Growing up attending a Solomon Schechter Day School-SSDS (and then subsequently working as a Hebrew school teacher), I’ve always dreaded Halloween. The week before Halloween divides most teachers into two camps: the “Halloween isn’t a Jewish holiday and you shouldn’t celebrate it” side vs. “I’m a cool, relatable teacher who will secretly give out fun-size milky ways at the end of class.”
While I eventually stopped participating in Halloween altogether (I had a little bit of a zealot streak going on back then), I did notice how much this anti-Halloween narishkeit alienated my classmates, many of whom already claimed they were forced to attend Jewish school by their parents.
They just wanted to have fun with their friends. Prohibiting Halloween was just another Jewish turnoff.
I think there’s a plethora of other ways we can do this American-Jewish thing better. And here’s one. A la Gus Portokalos’s “Give me a word, any word, and I show you that the root of that word is Greek,” Halloween, or it’s Jewish neighbor Hoshana Rabbah, is a great time to talk about Jewish ghost stories, magic, and all that is liminal and creepy.
What is Hoshana Rabbah?
With all the High Holiday big-hitters nearby, it’s understandable that Hoshana Rabbah gets lost in the shuffle. Taking place on the seventh day of Sukkot, Hoshana Rabbah is traditionally believed to be the last appeal for God’s good favor before the gates of prayer close for the year.
Hoshana Rabbah refers to the tradition of processing seven times with the Torah scrolls around the sanctuary, followed by smacking willow branches (from the lulav) on the ground until all their leaves fall off.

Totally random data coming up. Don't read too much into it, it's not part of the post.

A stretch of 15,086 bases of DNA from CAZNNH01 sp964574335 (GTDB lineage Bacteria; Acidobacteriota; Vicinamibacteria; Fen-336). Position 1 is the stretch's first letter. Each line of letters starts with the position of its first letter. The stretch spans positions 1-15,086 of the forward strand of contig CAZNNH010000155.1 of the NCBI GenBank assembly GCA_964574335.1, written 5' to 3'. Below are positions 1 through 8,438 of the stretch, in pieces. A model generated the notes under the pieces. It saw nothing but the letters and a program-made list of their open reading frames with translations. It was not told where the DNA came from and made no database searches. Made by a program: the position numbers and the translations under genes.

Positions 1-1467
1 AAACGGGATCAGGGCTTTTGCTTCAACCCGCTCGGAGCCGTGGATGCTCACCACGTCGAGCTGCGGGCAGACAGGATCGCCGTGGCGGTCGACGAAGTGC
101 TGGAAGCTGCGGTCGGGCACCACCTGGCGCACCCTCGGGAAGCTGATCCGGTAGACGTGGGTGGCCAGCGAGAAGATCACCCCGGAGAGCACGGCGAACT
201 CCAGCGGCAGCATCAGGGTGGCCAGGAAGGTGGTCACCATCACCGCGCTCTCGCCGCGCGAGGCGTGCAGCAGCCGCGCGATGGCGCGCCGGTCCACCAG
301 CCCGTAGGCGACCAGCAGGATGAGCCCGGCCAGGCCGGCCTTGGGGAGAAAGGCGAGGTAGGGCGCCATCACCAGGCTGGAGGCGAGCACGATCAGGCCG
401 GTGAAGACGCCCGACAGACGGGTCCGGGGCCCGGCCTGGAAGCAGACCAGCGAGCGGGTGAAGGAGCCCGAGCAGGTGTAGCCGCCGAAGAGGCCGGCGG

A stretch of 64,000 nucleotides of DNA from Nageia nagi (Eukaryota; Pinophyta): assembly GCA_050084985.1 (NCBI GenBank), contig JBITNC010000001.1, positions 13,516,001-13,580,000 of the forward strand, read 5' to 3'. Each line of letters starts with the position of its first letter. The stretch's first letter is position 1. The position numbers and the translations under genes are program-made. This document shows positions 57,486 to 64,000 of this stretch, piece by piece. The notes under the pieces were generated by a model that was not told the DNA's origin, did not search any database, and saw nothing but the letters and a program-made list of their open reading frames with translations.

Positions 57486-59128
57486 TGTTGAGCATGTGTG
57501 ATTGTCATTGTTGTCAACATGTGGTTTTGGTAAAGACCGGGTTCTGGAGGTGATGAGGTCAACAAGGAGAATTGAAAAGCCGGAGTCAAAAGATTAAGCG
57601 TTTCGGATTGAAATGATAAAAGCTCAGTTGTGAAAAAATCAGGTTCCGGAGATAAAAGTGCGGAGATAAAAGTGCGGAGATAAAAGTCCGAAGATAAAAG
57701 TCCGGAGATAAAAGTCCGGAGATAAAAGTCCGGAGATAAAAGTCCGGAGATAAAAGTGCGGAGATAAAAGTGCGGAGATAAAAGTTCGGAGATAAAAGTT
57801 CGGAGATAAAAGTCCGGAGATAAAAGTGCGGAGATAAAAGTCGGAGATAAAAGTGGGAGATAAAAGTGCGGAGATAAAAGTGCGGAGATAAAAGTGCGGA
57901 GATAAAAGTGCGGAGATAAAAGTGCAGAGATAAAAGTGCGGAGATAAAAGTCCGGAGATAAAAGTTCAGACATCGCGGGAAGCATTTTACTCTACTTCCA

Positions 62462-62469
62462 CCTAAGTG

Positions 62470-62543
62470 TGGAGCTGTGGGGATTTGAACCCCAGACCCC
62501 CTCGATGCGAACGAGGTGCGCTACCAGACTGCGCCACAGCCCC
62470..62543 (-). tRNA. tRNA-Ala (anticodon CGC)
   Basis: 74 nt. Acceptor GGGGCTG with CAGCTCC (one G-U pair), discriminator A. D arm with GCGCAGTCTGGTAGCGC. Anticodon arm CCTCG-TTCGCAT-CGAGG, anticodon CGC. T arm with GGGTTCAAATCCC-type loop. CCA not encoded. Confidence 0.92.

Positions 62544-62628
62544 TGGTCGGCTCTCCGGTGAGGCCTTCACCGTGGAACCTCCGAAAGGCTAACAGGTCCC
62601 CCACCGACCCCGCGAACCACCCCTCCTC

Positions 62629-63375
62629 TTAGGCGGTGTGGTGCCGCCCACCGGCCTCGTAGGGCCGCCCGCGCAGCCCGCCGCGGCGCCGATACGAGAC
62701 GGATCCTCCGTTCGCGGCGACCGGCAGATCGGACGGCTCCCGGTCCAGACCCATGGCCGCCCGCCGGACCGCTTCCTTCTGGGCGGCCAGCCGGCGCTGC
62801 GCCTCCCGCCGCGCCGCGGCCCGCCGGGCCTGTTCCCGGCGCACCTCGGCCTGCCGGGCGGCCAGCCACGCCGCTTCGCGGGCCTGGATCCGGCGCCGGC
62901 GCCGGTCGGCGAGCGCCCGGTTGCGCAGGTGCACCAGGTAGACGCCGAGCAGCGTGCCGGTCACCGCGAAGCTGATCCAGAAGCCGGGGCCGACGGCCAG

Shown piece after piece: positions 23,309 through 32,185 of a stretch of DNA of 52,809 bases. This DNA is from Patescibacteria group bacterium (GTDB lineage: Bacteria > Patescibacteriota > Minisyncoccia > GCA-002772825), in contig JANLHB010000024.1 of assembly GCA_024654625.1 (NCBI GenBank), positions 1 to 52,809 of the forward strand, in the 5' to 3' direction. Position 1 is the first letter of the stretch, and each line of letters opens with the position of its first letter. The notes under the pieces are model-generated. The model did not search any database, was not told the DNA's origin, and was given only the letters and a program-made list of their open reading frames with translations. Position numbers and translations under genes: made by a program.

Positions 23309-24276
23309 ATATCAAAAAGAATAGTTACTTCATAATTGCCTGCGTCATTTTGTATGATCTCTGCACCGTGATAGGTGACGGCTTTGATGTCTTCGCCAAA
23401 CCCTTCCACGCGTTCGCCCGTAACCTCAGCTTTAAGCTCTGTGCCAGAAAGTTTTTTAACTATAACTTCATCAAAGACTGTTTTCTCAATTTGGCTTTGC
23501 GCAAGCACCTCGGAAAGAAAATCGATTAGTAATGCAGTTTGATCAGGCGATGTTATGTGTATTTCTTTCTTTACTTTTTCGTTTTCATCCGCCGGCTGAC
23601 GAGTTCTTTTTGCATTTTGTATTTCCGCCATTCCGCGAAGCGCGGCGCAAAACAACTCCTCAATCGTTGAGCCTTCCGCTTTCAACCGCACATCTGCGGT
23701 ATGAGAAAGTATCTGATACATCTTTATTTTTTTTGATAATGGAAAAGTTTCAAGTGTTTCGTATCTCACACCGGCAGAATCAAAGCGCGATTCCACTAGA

It’s also a turning point between the super-serious High Holidays and the drunken revelry of Simchat Torah. Similar to Halloween, which marks a similarly liminal moment–shift between the harvest season and the darker part of the year–you never quite know what might happen (or who you might meet) late at night on Hoshanah Rabbah.
A Hoshana Rabbah Ghost Stories
Sefer Chasidim gets straight to the point with this holiday: “There is a night when the souls come out of their graves, like on the eve of Hoshana Rabba[h], when they come out and pray.” And how do the Chasidim know this? Well, it only takes one or two human witnesses (hiding behind tombstones) for the story to spread.
In a version found in Berakhot 18b, the ghosts talk about the agricultural forecast for the next year (“I heard that if one sows in the first rainfall, the hail will smite it”). A farmer spending the night in the cemetery (the Talmud’s version of spending the night on the couch), uses this advice to great success.
The farmer returns every year to spy on the ghosts for hot farming tips until the ghosts figure out they’re not alone.
The Headless Chasid
The Chasidic version of the ghost story ends with a creep-tacular anecdote about a man who noticed on Hoshana Rabbah eve that his head didn’t cast a shadow anymore. What could go wrong with that? Fortunately, the gates of prayer were still open through the end of the holiday. So he and his family fasted and donated a cosmic f***-ton of tzedakah.
While we never find out if his head (shadow) came back, we learn that he lived many years after the incident. Undeniable evidence that Tzedakah saves from death.